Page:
A tangle of military netting and three pairs of underpants with the actors' names felt-tipped on the crotch currently festoon the façade of the King's Head Theatre in Islington, north London, where James Jagger, the 22-year-old son of Mick Jagger and Jerry Hall, is making his stage debut.
His mother famously bared all in the West End version of The Graduate. Don't, however, let the sight of those undies fool you into thinking that Jagger is continuing the family tradition and that there are privates on parade in this comic double-bill of plays about Vietnam veterans.
There is some rear-view flashing by a character, who lost his manhood in the war. But what Jagger reveals, apart from his father's lips and his mother's natural charm, is a real talent for deft comic timing, lightness of touch, and a very appealing stage presence.
With even George Bush now drawing parallels between Iraq and Vietnam, you can see why the King's Head has thought it timely to revive James McLure's two one-act three-handers from 1979.
Recent plays, such as Simon Stephens' Motortown and Roy Williams' Days of Significance, have presented the difficulties of adjusting to civilian life after serving in Basra with a deep intensity of purpose. But McLure has no qualms about offsetting the seriousness of the subject with a wacky, off-the-wall manner. This mood is spiritedly sustained in Henry Mason's buoyant, expertly acted and highly amusing production.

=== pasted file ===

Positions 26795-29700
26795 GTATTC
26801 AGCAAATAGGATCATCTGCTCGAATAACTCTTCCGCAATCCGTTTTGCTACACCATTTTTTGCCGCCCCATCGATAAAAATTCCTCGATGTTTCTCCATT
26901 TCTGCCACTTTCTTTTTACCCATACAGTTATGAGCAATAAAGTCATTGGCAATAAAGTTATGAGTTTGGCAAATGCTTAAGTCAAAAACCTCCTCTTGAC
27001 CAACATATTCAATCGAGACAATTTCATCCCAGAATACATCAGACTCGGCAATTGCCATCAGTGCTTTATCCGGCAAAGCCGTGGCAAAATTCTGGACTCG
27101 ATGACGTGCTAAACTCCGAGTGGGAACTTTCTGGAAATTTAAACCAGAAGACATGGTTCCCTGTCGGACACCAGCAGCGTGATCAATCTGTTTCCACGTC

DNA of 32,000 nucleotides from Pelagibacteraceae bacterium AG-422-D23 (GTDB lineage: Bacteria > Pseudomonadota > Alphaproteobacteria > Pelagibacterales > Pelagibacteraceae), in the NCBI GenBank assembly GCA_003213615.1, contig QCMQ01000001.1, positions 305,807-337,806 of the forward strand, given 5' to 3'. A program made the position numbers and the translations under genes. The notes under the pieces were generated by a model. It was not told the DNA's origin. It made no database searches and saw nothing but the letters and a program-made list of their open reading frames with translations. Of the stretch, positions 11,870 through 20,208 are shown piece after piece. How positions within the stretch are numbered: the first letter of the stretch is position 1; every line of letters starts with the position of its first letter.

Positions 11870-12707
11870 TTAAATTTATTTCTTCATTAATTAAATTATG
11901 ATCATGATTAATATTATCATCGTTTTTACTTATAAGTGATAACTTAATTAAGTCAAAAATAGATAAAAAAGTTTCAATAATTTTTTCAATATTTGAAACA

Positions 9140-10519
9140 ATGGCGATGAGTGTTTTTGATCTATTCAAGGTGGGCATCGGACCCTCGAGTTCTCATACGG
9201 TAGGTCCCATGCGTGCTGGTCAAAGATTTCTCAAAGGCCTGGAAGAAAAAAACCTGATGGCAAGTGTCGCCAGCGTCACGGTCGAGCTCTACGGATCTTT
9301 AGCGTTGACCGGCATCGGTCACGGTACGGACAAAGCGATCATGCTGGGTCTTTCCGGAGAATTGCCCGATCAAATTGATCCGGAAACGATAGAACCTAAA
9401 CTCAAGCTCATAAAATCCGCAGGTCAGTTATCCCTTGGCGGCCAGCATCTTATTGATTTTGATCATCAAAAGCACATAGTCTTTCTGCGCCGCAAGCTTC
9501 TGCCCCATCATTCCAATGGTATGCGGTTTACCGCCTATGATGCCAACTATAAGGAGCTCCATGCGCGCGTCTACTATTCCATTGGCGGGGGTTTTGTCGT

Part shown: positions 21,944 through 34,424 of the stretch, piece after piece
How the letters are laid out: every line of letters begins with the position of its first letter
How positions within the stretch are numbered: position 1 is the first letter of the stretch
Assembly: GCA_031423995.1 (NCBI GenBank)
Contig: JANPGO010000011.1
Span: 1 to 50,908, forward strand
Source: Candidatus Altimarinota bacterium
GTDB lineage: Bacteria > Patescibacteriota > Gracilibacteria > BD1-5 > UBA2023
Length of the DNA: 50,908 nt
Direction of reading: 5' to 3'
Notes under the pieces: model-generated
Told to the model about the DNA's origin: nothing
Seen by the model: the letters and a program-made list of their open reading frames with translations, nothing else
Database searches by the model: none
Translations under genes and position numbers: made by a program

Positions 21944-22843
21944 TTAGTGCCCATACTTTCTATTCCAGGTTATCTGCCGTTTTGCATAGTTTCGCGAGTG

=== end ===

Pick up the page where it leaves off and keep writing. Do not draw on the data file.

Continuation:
Set in the backyard of a Texan bar, Lone Star is like a Sam Shepard play with broader gags. For Shane Richie's hilariously superannuated stud Roy, his 1959 Thunderbird convertible is the symbol of his youth, but his attempts (post-Vietnam) to reassert himself as cock of the walk are foiled when the car is wrecked by a nerdy dimwit (a delightful Jagger) and when his brother (the excellent William Meredith) reveals that he's slept with his wife.
In Pvt Wars, Richie reappears as Silvio, an army hospital inmate whose obsession with sperm counts, exposure and kilts turns out to be compensation for the fact that the war has left him with nothing to flash.
Jagger brings a lovely droll drop-dead prissiness to the part of fellow-patient Natwick, a snooty rich kid from Long Island who deludedly thinks he's escaped his background.
Though their optimism now makes these pieces feel a bit soft-centred, their zany wit remains undated.
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